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Remember outings in elementary school or at camp? You were probably paired with another kid about your age and size whose hand you held. The buddy system made losing someone much less likely to happen.

It is a timeless technique. It can be used anywhere and anytime. And it works for grownups too, like those on the frontlines of treating people with Covid-19.

Psychological distress and disorder during and after a disaster are very common. The greater the intensity and duration of events in a disaster, the greater the risk of developing serious emotional distress and disorder.

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That means frontline health workers, especially doctors and nurses in emergency departments, intensive care units, and what have come to be known as Covid medical wards, are at high risk for serious emotional upheaval from working in these perilous settings. Not only do many of their patients die — often alone — but these clinicians may feel powerless to prevent those deaths, given that we are still learning how to best treat Covid-19 and its complications.

The first surge of Covid-19 created unprecedented physical and mental challenges for these medical professionals. Ironically, they are often the least likely to express their distress, especially doctors, who often avoid caring for themselves as much as they devote themselves to caring for others. They are likely to put on a game face and say everything is “fine,” especially to their service chiefs, hospital leaders, and even their families, sometimes feeling ashamed they haven’t been able to do more for their patients.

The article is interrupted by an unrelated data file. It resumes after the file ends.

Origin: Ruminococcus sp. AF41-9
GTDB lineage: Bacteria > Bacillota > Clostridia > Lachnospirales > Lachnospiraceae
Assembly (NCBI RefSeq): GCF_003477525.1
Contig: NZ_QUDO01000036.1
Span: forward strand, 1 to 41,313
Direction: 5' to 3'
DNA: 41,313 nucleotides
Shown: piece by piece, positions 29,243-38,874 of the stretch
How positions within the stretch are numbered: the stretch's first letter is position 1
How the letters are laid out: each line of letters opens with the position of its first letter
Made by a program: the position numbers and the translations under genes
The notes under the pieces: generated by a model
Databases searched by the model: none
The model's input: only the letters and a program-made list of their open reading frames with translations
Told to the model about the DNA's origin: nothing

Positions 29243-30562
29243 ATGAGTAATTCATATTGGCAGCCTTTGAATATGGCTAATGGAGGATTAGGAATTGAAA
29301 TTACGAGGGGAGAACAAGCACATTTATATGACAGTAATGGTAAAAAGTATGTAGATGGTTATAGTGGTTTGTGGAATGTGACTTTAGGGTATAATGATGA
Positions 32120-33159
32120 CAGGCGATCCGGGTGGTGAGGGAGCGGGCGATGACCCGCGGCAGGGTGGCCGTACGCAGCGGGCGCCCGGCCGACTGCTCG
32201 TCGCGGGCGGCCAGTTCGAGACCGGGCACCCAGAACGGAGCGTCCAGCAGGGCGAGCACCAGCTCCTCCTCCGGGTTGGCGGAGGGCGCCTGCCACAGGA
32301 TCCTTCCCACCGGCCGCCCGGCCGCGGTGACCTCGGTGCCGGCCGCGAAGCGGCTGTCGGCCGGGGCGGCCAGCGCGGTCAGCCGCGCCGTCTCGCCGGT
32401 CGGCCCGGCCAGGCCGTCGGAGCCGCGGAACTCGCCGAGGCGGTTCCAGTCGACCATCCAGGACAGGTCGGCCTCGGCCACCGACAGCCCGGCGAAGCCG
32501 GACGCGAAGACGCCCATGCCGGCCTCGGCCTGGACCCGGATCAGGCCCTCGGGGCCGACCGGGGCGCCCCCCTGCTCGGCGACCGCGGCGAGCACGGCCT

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Since the start of the pandemic, numerous reports have revealed the depths of distress among attending physicians, medical residents, fellows, and nurses. An article in General Hospital Psychiatry reported high levels of acute stress in these groups, as well as symptoms of depression and anxiety. Those surveyed expressed significant concern about becoming ill themselves or infecting their families; the inability to meet family and home responsibilities; and social distancing from loved ones.

Some hospitals have tried to ease the burden on frontline clinicians by offering wellness videos and online classes, teaching meditation and mindfulness, and offering referral to mental health professionals. Though kind, these offerings have limited adoption and uncertain effectiveness. I heard of one hospital that had arranged for child care, which seems to me to be more useful and needed.

There’s a different approach, commissioned by the CEOs of Massachusetts General Hospital and NewYork-Presbyterian Hospital. Twenty critical care physicians who were daily facing the lash of the pandemic agreed to have private, anonymous video conversations for 10 minutes or longer, once or twice a week, when and where it was convenient, each with a chosen colleague they knew and trusted — essentially a “buddy.”

BongoMedia, where I now work as chief medical officer, was engaged to provide the private, secure platform and guiding questions for these buddy system conversations. The conversations were recorded, scrubbed of all identifying information, then made anonymous by using voice alteration and by substituting each participant’s face with a unique Venetian mask, both of which retained emotional nuance.

These recordings were then qualitatively and quantitatively analyzed by the company’s proprietary software, creating reports for the two hospital CEOs. The aim was to provide the hospitals’ leaders with de-identified analyses of what their doctors (and later nurses) were actually thinking and feeling to better inform their efforts to support their workforces, their greatest assets in caring for Covid-19 patients and their families.